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Why Smith & Wesson Brands Is Rebounding This Week

The Motley Fool logo The Motley Fool 12/10/2021 Rich Duprey
Why Smith & Wesson Brands Is Rebounding This Week © Provided by The Motley Fool Why Smith & Wesson Brands Is Rebounding This Week

What happened

Shares of Smith & Wesson Brands (NASDAQ: SWBI) are up by 12.4% compared to where they closed last Friday, according to data from S&P Global Market Intelligence, recovering somewhat from the sell-off that followed the release of its lackluster fiscal second-quarter earnings report.

The gunmaker's stock plunged by 30% after it missed Wall Street's top- and bottom-line estimates by a wide margin, but the market may have concluded that the sell-off was overdone considering the latent demand for firearms that remains. Management also stood by its full-year guidance for gross margin and earnings before interest, taxes, depreciation, and amortization (EBITDA).

Woman receiving handgun instruction at the range © Getty Images Woman receiving handgun instruction at the range

So what

It's clear the firearms market isn't experiencing the same conditions as it was a year ago. That period featured a confluence of events that included the start of a pandemic, civil unrest, an extremely contentious presidential election, and an industry that was low on inventory. That's not a combination likely to be repeated.

Yet demand for firearms has not abated. The FBI reports the number of criminal background checks it is conducting on would-be gun buyers is virtually the same as it was a year ago, and even after the National Shooting Sports Foundation adjusts that raw data to take into account checks on people with existing concealed weapon carry permits, background checks remain elevated. 2021 is likely to end as the second biggest year for the gun industry.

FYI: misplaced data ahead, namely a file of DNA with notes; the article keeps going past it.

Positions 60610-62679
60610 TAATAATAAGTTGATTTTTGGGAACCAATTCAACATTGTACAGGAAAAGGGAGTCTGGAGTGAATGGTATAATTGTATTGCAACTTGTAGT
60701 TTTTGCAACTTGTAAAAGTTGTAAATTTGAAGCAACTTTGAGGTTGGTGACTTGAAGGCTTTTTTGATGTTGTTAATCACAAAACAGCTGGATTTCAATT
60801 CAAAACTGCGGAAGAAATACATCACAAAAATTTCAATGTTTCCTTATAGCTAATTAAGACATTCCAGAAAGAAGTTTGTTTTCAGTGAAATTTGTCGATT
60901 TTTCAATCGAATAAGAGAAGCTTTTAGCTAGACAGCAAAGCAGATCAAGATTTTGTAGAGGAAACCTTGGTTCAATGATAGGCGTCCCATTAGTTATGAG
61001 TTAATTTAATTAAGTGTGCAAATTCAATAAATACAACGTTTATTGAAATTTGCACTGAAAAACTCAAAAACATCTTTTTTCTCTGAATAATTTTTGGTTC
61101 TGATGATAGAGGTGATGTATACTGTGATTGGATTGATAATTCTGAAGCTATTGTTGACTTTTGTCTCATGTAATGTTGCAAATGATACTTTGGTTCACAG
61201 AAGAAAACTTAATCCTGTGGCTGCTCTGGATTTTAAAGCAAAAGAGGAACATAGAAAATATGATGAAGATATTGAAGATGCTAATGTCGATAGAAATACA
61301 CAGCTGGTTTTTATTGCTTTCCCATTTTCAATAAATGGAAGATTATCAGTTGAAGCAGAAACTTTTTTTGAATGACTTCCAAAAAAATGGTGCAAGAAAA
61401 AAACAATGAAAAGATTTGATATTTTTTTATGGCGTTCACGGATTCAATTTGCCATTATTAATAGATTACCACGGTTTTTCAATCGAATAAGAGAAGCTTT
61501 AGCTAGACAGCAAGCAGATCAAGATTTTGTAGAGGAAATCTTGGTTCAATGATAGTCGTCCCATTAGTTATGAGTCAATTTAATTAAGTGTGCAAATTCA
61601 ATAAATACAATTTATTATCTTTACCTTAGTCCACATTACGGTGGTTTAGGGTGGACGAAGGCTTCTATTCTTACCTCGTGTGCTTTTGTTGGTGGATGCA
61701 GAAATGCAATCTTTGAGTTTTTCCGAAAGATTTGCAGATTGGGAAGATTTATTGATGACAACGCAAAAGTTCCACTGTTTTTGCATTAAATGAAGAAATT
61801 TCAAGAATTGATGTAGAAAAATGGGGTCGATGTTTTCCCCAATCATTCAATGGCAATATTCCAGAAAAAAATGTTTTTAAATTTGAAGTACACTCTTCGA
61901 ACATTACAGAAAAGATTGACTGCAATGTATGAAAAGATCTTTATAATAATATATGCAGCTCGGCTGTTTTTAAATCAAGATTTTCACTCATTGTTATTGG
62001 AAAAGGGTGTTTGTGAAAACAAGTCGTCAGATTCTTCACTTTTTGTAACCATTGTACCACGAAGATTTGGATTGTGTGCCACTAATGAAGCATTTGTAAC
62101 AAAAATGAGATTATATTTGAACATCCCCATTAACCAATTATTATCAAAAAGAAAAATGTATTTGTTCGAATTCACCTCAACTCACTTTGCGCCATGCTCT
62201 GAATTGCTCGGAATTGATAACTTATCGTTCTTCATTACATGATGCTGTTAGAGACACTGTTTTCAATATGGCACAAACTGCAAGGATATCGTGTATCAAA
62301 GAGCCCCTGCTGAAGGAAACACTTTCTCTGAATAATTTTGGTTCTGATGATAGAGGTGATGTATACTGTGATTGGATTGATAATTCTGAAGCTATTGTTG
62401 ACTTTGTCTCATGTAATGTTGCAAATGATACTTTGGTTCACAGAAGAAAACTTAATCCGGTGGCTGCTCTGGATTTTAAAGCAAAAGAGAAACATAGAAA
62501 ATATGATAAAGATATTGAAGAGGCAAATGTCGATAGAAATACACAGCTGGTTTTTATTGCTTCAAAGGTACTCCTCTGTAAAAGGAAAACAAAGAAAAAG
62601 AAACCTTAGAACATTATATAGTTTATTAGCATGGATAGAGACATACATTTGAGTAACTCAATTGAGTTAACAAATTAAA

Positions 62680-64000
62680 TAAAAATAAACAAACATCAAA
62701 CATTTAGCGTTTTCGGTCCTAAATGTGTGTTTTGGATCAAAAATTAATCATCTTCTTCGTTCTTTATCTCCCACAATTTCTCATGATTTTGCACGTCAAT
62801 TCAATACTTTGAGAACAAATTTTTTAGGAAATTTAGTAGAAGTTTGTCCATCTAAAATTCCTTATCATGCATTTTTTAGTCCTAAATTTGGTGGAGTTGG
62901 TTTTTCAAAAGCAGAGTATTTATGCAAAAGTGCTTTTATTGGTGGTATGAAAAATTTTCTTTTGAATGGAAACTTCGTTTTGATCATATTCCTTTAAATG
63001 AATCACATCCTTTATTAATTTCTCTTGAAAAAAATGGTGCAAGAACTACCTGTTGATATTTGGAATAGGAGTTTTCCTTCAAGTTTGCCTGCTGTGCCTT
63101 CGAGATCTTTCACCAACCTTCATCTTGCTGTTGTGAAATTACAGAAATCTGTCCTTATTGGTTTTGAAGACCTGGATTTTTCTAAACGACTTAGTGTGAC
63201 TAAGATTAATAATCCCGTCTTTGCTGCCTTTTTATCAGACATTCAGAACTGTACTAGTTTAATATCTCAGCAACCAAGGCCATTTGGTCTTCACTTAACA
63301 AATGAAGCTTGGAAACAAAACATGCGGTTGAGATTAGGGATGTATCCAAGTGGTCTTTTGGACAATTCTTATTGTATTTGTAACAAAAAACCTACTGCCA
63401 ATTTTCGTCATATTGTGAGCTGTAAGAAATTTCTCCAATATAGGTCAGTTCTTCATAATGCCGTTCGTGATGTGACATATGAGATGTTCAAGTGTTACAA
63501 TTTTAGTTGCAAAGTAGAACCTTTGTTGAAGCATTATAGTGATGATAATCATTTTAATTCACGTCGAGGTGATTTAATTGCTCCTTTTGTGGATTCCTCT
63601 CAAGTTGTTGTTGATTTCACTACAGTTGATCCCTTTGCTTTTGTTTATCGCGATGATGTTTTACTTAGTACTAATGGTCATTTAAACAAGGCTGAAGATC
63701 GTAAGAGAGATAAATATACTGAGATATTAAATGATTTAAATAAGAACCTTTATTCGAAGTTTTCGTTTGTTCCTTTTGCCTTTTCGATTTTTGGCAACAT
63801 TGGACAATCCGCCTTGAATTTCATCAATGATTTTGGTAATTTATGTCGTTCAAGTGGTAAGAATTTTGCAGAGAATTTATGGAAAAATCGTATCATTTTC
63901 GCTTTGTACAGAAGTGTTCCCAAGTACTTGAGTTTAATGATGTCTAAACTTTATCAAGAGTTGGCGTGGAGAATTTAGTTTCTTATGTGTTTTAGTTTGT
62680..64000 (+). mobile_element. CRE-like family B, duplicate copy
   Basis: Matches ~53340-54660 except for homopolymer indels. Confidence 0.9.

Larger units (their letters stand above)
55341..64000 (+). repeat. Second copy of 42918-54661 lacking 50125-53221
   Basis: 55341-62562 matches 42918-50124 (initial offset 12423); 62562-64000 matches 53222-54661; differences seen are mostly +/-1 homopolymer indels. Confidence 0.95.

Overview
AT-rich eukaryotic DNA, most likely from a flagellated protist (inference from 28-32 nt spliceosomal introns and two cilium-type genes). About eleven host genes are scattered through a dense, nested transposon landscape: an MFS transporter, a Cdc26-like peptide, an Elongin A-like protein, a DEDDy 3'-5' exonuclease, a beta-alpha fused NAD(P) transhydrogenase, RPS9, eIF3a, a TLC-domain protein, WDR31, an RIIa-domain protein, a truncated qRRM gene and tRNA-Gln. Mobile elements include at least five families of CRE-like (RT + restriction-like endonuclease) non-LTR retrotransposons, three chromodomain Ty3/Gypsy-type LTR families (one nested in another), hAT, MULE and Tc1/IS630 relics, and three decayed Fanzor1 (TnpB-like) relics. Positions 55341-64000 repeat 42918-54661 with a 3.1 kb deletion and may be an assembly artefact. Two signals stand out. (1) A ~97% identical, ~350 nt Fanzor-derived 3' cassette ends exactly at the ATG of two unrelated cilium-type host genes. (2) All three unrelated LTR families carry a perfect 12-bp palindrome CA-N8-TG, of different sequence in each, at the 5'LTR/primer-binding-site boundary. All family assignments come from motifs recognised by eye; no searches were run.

Video: Strong earnings continue to drive market gains (Yahoo! Finance)

Replay Video

For the industry, the main difference between conditions now and conditions a year ago is that distributors now have plenty of inventory. Smith & Wesson estimates there is about 15 weeks worth of stock at its distributors, which is a positive development because it ensures they will be able to meet any spike in demand. Yet it also means the gunmaker's coming fiscal third-quarter report isn't going to be anything like last year's

Now what

Recent reports show 12 major U.S. cities including Philadelphia, Indianapolis, Austin, Portland, and Louisville, have all broken their annual homicide records in 2021. Those peaks reflect a rising trend that began last year. The FBI reports there was a 30% increase in the murder rate in 2020, the sharpest one-year rise in that statistic in the 60 years the law-enforcement agency has been tracking it.

Experts say there is no single reason driving the spike in violence, but for now, there remains plenty of demand for guns, and therefore opportunities for Smith & Wesson Brands and other gun manufacturers to grow sales.


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Rich Duprey owns Smith & Wesson Brands, Inc. The Motley Fool has no position in any of the stocks mentioned. The Motley Fool has a disclosure policy.


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